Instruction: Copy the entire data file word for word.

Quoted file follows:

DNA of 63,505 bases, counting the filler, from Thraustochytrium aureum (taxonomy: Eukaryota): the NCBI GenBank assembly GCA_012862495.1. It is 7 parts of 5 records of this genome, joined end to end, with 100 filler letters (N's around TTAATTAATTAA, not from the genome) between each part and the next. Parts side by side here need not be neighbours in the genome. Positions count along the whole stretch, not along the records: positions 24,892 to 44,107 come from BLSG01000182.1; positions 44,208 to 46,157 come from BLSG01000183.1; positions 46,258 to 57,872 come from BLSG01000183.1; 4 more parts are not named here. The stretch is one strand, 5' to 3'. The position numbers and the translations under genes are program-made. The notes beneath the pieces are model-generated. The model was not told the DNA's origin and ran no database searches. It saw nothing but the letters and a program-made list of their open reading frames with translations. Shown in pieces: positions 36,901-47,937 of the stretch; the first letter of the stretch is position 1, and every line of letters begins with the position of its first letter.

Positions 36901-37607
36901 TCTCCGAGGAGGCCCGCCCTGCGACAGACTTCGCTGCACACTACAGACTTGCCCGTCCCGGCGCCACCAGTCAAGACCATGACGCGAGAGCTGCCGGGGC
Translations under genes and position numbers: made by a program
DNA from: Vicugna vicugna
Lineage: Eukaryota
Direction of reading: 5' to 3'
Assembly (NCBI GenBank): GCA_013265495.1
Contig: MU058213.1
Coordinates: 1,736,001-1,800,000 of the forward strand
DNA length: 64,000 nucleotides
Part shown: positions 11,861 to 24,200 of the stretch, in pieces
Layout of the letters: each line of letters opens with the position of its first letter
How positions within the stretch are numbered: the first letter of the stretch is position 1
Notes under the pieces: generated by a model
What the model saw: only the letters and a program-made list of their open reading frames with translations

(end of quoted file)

DNA of 63,505 bases, counting the filler, from Thraustochytrium aureum (taxonomy: Eukaryota): the NCBI GenBank assembly GCA_012862495.1. It is 7 parts of 5 records of this genome, joined end to end, with 100 filler letters (N's around TTAATTAATTAA, not from the genome) between each part and the next. Parts side by side here need not be neighbours in the genome. Positions count along the whole stretch, not along the records: positions 24,892 to 44,107 come from BLSG01000182.1; positions 44,208 to 46,157 come from BLSG01000183.1; positions 46,258 to 57,872 come from BLSG01000183.1; 4 more parts are not named here. The stretch is one strand, 5' to 3'. The position numbers and the translations under genes are program-made. The notes beneath the pieces are model-generated. The model was not told the DNA's origin and ran no database searches. It saw nothing but the letters and a program-made list of their open reading frames with translations. Shown in pieces: positions 36,901-47,937 of the stretch; the first letter of the stretch is position 1, and every line of letters begins with the position of its first letter.

Positions 36901-37607
36901 TCTCCGAGGAGGCCCGCCCTGCGACAGACTTCGCTGCACACTACAGACTTGCCCGTCCCGGCGCCACCAGTCAAGACCATGACGCGAGAGCTGCCGGGGC
Translations under genes and position numbers: made by a program
DNA from: Vicugna vicugna
Lineage: Eukaryota
Direction of reading: 5' to 3'
Assembly (NCBI GenBank): GCA_013265495.1
Contig: MU058213.1
Coordinates: 1,736,001-1,800,000 of the forward strand
DNA length: 64,000 nucleotides
Part shown: positions 11,861 to 24,200 of the stretch, in pieces
Layout of the letters: each line of letters opens with the position of its first letter
How positions within the stretch are numbered: the first letter of the stretch is position 1
Notes under the pieces: generated by a model
What the model saw: only the letters and a program-made list of their open reading frames with translations